Slideshow: Treating Malnutrition in Borno State
NEW YORK/MAIDUGURI, JULY 20, 2017—In anticipation of the rainy season—which coincides with the peak of malaria and increased malnutrition rates—Doctors Without Borders/Médecins Sans Frontières (MSF) is scaling up assistance to address what are expected to be increasing humanitarian and medical needs in hard-to-reach areas of Borno State, Nigeria. The rainy season will render some locations impossible to reach, as the countryside transforms into muddy swamps and roads disappear under water. Unless it is deployed in advance, approximately 40,000 inhabitants and displaced people living in the area will be left without any aid.
“Insecurity and logistical challenges make it difficult to provide assistance in these places, but we are working hard to step up action now before the rains come,” said Dr. Moussa Sow, MSF project coordinator for the mobile rainy season teams. “People here have been displaced and many have been victims of violence. Our team will do our utmost to make sure they don’t suffer or die of preventable diseases.”
MSF is deploying a mobile team to deliver medical and humanitarian support in the remote town of Rann, which will soon turn into an island and become completely cut off from the outside world. Over the coming months, the mobile team will also carry out health consultations, give preventive treatment for malaria, distribute mosquito nets and soap, work to improve water and sanitation, and screen and treat children for malnutrition in the areas of Rann, Banki, and Damasak that are still accessible.
Living conditions are already precarious and displaced people will depend on the continuity of food distribution to avoid malnutrition. More rain could also lead to outbreaks of waterborne diseases such as cholera. A hepatitis E outbreak has already been declared in parts of Borno state, with MSF leading the medical response in Ngala.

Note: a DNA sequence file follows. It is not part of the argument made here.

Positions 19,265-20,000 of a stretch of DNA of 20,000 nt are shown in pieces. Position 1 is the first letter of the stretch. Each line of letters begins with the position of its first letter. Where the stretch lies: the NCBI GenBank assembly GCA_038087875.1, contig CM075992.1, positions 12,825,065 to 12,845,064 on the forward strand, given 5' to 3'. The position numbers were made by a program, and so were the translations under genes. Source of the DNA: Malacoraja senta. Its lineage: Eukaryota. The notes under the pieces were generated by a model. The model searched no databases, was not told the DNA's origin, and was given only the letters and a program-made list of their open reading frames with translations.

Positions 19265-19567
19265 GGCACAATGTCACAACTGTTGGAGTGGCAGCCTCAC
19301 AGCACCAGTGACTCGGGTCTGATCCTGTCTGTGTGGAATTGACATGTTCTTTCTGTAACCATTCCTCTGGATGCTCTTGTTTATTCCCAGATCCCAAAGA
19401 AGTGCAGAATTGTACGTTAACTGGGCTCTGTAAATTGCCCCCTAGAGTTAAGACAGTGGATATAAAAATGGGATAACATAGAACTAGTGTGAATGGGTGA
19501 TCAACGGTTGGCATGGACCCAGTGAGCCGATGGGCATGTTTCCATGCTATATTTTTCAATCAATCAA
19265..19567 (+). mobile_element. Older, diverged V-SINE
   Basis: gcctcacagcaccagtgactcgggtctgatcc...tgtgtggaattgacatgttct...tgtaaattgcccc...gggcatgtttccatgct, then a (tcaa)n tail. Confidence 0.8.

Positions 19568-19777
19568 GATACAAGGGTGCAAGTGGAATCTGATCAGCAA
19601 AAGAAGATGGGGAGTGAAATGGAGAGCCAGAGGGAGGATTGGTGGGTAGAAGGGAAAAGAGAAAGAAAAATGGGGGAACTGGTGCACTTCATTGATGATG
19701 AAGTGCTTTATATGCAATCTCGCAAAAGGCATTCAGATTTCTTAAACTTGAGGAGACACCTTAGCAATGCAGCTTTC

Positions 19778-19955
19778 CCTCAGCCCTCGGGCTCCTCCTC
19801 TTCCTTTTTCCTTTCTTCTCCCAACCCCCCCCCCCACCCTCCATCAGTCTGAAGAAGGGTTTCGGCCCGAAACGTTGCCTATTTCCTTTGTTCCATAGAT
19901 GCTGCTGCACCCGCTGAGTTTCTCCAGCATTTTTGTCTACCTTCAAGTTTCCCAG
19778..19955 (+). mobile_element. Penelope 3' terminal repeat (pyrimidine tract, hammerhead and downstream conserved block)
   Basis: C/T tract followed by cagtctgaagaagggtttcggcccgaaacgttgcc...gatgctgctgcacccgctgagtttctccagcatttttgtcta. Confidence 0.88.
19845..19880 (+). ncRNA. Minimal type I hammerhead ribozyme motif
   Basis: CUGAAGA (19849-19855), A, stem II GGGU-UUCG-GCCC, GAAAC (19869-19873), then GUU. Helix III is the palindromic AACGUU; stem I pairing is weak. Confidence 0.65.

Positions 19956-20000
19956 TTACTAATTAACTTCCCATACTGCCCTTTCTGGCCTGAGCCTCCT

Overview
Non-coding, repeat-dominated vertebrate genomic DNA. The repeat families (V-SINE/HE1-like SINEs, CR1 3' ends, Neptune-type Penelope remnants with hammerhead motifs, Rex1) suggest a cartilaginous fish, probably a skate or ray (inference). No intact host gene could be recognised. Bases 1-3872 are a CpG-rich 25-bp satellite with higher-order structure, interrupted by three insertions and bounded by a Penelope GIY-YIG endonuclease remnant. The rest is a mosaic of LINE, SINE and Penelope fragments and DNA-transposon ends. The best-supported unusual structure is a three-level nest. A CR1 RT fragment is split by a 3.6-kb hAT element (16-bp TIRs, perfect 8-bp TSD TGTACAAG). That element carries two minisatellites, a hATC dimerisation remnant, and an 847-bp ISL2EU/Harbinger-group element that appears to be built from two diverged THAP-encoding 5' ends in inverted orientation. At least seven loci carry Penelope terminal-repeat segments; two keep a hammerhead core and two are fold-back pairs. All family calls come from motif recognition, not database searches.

Additionally, the risk of outbreaks will be higher if crowded camps for displaced people flood and there is insufficient access to clean water and toilets.
In January, only one liter of water was available per person per day in Rann—far below the 20 liters recommended during emergencies to meet basic hygiene and food hygiene needs to prevent the spread of waterborne illnesses. MSF and other organizations have worked to improve the water supply, enabling people in Rann to access between ten and fifteen liters of water each per day.
However, there is still concern that the insufficient number of latrines could lead to disease outbreaks. It is estimated that 279 people share each latrine in Rann. According to accepted minimum sanitation standards, one latrine should be used by a maximum of 20 people.